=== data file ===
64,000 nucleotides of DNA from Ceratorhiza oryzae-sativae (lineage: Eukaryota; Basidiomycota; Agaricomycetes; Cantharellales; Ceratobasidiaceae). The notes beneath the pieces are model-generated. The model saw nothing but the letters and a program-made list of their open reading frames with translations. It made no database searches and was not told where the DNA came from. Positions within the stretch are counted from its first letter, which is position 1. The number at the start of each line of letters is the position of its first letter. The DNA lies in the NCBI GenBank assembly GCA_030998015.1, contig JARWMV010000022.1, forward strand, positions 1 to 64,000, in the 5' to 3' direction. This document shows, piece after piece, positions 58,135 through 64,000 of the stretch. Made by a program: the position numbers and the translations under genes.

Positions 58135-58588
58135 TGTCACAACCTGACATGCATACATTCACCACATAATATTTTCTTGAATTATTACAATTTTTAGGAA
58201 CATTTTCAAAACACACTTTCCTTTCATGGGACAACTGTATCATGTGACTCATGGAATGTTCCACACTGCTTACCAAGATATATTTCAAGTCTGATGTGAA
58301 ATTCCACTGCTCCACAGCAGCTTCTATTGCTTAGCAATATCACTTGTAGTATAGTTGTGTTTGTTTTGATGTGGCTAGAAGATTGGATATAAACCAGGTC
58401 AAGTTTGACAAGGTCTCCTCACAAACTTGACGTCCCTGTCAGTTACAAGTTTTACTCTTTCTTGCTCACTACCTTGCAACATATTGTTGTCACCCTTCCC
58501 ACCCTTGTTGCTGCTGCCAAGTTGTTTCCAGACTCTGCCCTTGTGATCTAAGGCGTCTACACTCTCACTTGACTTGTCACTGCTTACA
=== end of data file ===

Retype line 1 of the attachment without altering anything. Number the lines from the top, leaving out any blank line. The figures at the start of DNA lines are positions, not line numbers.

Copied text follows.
64,000 nucleotides of DNA from Ceratorhiza oryzae-sativae (lineage: Eukaryota; Basidiomycota; Agaricomycetes; Cantharellales; Ceratobasidiaceae). The notes beneath the pieces are model-generated. The model saw nothing but the letters and a program-made list of their open reading frames with translations. It made no database searches and was not told where the DNA came from. Positions within the stretch are counted from its first letter, which is position 1. The number at the start of each line of letters is the position of its first letter. The DNA lies in the NCBI GenBank assembly GCA_030998015.1, contig JARWMV010000022.1, forward strand, positions 1 to 64,000, in the 5' to 3' direction. This document shows, piece after piece, positions 58,135 through 64,000 of the stretch. Made by a program: the position numbers and the translations under genes.